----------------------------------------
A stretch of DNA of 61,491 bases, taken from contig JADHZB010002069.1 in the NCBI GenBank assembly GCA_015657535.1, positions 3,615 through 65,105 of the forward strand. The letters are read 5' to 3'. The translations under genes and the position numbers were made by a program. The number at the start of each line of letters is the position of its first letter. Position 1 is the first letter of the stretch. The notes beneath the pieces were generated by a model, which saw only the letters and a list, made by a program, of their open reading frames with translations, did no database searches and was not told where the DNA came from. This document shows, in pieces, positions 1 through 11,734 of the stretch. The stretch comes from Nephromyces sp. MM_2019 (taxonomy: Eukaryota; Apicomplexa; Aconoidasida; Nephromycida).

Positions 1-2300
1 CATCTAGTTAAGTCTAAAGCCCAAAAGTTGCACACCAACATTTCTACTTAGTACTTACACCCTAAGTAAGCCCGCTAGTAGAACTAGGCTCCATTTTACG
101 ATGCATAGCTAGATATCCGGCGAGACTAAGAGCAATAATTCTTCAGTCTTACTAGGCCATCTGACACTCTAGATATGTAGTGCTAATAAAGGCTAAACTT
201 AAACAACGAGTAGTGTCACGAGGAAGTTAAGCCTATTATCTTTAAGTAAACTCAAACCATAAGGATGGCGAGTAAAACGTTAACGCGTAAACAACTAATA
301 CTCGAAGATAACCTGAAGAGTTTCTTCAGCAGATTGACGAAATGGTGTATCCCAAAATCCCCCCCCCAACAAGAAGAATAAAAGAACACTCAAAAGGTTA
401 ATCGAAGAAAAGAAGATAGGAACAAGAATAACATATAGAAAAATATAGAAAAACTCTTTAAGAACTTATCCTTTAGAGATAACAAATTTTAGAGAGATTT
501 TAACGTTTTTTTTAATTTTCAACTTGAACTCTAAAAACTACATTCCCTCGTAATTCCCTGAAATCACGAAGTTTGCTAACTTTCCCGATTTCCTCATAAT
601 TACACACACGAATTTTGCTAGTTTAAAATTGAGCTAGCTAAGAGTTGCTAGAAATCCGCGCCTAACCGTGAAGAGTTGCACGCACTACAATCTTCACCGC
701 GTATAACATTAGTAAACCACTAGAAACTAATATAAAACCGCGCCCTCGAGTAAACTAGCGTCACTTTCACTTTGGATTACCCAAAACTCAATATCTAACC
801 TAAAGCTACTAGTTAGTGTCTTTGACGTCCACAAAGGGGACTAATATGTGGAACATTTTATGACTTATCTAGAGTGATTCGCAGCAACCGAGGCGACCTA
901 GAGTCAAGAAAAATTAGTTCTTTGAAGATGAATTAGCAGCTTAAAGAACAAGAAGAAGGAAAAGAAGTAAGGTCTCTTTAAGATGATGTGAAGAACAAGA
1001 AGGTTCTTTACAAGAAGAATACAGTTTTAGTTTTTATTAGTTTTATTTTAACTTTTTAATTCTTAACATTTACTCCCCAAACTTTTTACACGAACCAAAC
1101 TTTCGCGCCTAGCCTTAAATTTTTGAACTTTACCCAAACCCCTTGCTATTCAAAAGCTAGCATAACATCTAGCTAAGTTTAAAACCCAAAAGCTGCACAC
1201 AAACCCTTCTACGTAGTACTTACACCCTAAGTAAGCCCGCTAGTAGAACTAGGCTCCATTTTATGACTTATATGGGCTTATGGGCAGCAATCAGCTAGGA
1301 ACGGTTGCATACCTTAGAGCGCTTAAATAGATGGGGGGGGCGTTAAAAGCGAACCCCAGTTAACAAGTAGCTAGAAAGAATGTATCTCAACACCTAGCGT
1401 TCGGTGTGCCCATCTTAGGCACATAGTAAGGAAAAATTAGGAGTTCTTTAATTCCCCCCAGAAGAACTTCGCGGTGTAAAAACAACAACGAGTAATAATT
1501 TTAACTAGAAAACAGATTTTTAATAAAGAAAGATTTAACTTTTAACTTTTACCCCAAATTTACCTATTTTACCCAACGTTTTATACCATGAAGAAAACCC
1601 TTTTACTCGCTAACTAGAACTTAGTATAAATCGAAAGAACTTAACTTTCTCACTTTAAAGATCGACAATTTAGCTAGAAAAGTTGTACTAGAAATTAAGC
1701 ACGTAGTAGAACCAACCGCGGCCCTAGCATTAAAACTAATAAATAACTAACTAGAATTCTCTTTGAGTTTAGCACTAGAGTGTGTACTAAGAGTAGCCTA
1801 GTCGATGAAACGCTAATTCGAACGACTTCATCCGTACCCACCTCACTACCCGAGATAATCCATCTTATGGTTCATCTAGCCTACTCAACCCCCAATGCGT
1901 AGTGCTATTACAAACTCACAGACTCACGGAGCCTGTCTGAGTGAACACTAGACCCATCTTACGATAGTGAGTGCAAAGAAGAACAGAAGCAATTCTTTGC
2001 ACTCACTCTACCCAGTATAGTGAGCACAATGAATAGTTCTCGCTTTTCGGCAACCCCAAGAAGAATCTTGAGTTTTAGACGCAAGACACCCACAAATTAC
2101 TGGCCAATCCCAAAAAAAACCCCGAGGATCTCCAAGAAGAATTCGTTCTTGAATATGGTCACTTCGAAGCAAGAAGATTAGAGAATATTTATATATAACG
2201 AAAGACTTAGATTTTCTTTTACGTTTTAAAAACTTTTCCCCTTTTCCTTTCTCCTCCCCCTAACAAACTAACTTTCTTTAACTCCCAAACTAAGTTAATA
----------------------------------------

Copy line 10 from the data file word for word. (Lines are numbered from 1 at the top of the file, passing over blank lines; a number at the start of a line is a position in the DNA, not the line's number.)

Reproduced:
701 GTATAACATTAGTAAACCACTAGAAACTAATATAAAACCGCGCCCTCGAGTAAACTAGCGTCACTTTCACTTTGGATTACCCAAAACTCAATATCTAACC